RETROGRAPHIC: The World’s Most Exciting Images Transformed into Living Colour – By Michael D. Carroll


ICONIC images have been presented for the first time in a new book showing these famous photographs in living color.

Striking pictures include the VJ Day kiss in Times Square as the end of World War Two was celebrated, the raising of the American flag on Iwo Jima and Marilyn Monroe in her most famous pose as a gust of wind blows her dress.

Other stunning shots in the book show the anti-war image of “Napalm Girl” Phan Thi Kim Phuc, the moment humanity mastered the air through the Wright brothers’ first flight and the Beatles meeting Mohammed Ali.

Many of these moments are already burned into our collective memory through the power of photography as shared by people across the 190-year long Age of the Image. And now, these visual time capsules are collected together for the first time and presented in living color.

The original photographs have been painstakingly colourized by several expert colourizers for Michael D. Carroll’s new book, Retrographic, published by Carpet Bombing Culture.

“Retrographic has been primarily written to present historical images, and history as a subject, in an accessible way to appeal to as wide an audience as possible. We want to inform people both young and old, presenting images but also the context and stories behind these moments, which many may not be aware of already,” said Mr. Carroll.

America’s First Black Airmen Had to Battle Their Own Side for the Right to Fight
“Maj. James A. Ellison returns the salute of Mac Ross as he passes down the line during review of the first class of Tuskegee cadets.”
Photographed by US Air Force, Tuskegee, Alabama, USA probably 1941. Colourised by Mads Madsen

“Retrographic’s motivation is reflected in this experience of the community of colourisers I have worked with: respect for the original black and white photography and photographers, sympathy for the subjects where-ever possible, and dedicated research into the authentic colors the photographers themselves would have witnessed while capturing the moment. It is very much an effort by a group of people (many of whom have been brought together by the master of colorisation Doug Banks via facebook page Colourising History) who love the photographic media and were happy to take the time out to contribute and support the project,” he said.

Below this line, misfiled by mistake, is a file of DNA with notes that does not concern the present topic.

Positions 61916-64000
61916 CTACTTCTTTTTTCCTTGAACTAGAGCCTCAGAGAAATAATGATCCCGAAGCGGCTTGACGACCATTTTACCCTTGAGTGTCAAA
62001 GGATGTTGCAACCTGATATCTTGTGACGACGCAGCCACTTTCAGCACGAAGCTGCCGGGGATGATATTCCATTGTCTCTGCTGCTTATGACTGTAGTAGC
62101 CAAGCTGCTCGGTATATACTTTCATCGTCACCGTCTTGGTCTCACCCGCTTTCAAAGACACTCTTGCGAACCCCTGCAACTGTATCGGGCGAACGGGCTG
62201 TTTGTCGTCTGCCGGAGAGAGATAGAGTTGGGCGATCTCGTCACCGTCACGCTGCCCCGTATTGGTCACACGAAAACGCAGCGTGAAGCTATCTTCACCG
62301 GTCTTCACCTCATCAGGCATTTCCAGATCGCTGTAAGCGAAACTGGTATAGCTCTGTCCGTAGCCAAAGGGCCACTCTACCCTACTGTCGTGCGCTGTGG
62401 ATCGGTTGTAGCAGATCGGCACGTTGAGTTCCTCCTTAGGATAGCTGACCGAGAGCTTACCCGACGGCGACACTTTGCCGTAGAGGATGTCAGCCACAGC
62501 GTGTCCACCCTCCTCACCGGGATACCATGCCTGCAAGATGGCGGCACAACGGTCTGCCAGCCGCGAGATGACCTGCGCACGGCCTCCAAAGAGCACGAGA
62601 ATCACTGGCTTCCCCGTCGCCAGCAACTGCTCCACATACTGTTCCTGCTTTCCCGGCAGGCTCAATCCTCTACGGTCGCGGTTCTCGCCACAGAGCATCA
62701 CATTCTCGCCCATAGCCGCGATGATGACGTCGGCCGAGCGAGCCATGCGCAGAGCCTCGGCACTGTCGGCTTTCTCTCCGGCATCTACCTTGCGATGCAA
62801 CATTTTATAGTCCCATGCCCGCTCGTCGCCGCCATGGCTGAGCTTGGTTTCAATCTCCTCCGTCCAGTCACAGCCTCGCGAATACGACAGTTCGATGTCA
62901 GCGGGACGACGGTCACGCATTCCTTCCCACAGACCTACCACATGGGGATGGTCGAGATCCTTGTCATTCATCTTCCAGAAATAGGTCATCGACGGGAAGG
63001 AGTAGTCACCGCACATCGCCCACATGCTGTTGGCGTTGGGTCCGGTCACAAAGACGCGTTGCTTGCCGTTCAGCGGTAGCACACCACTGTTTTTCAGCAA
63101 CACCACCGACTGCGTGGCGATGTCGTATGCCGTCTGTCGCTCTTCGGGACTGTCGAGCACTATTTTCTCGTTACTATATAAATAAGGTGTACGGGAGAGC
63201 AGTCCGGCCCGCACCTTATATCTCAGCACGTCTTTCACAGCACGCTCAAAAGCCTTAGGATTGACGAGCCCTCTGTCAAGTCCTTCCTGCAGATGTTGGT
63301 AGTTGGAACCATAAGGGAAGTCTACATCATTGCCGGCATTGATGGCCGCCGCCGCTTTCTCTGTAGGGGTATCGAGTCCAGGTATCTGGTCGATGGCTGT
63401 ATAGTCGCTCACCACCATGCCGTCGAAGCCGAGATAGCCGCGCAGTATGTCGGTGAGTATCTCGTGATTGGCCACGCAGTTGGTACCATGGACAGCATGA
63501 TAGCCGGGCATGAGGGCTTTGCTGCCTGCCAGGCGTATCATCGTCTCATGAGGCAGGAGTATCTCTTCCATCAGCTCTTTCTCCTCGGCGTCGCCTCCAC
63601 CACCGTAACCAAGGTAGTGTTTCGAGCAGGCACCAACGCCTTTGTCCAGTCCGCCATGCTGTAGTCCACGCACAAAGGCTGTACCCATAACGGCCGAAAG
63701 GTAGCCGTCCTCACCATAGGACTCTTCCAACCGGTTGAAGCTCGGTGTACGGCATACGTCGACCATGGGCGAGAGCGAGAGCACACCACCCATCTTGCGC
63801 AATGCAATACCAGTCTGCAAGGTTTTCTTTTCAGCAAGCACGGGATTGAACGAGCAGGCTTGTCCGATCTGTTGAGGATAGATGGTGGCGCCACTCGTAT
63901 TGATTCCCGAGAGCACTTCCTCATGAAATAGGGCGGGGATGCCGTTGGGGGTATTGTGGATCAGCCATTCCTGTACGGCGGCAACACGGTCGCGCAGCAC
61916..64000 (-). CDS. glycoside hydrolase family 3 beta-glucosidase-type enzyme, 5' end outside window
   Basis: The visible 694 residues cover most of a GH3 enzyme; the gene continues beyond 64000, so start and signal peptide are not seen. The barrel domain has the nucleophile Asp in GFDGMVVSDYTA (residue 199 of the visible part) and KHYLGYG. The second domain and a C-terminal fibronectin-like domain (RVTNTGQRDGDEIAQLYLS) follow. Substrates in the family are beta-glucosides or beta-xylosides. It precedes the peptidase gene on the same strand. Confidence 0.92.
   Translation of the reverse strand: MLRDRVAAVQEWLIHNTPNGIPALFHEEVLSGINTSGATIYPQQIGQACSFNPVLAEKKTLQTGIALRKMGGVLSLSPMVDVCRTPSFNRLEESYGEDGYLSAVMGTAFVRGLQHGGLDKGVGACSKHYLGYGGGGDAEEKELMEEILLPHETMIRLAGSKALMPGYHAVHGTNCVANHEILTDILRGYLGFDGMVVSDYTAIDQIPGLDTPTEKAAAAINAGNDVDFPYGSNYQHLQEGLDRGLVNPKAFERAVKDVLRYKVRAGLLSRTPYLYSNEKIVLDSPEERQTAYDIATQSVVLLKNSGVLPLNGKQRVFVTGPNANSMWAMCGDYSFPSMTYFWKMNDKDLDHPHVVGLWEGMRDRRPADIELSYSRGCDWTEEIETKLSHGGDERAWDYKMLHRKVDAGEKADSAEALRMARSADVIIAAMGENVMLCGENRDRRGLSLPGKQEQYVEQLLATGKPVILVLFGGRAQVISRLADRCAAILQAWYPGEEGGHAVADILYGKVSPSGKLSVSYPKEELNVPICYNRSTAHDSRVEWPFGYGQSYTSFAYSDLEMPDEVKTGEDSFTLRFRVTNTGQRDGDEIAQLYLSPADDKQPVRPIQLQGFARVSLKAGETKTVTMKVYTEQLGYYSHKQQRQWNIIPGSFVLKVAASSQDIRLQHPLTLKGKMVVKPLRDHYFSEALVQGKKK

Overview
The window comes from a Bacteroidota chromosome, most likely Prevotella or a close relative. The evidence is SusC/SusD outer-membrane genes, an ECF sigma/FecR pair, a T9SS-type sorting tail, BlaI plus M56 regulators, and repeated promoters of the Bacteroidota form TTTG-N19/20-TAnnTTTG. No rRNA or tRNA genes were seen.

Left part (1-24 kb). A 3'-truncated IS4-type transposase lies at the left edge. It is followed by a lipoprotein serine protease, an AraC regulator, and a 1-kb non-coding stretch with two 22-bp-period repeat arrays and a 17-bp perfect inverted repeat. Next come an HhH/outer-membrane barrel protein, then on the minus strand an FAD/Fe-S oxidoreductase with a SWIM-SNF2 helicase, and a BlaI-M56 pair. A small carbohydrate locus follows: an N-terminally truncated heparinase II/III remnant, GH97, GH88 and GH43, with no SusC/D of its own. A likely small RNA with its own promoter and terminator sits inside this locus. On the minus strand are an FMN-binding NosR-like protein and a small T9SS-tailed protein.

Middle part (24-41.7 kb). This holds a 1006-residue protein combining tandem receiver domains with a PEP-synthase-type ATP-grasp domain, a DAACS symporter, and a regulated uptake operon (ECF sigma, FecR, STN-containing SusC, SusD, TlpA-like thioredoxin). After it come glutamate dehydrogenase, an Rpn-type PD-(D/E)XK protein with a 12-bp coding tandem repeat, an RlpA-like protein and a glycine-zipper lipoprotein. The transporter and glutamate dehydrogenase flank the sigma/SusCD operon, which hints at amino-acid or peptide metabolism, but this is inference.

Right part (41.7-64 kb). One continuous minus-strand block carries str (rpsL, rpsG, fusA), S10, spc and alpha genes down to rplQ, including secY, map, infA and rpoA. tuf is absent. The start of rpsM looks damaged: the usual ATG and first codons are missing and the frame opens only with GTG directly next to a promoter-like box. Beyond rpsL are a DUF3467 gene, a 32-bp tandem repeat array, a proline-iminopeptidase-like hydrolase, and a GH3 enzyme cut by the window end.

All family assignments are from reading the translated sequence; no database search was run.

America’s most iconic image of victory is immediately plagued with controversy “Raising the Flag on Iwo Jima”. Photographed on February 19th 1945 by Joe Rosenthal courtesy of Associated Press. Colourised by Matt Loughrey

“In the case of Retrographic we focused initially on well-known iconic images that speak directly to many people, by virtue of already being known, and presenting these images in a fresh way through color. Through my work over a period of years I was already acquainted with much of the work of the contributing colourisers, so I was able to curate lesser known, but exciting images, about important historical themes that continue to affect us today. These include wars of the 20th Century, race and Civil Rights in America, the role of women, the disabled, fascism, communism and democracy, and the rise of popular culture.

For example, we begin Retrographic with an incredible image of a 99-year-old veteran from the American Revolutionary War taken in the mid-19th Century – a man who helped make American democracy, and our final image is of President Nixon, a man who “unmade” this proud legacy through his actions during the Watergate Scandal.

The last American Revolutionary posed for a picture before dying at the age of ninety-nine “Capt. Simeon Hicks (1755-1855) Revolutionary War Soldier”. Photographed by James Irving at Sunderland, Vermont, August 16, 1854, image courtesy of the Bauman Family Collection, Salt Lake City. Colourised by Matt Loughrey

“Throughout history, uniforms, badges, ensigns, and signals have used color to communicate information to combatants in the battlefield. This tradition of using color to signal was most famously used in medieval heraldry but extends back to the ancient armies of Rome and Greece. In modern warfare of the photographic period, this became highly sophisticated and this level of critic communication is missing from images taken in black and white.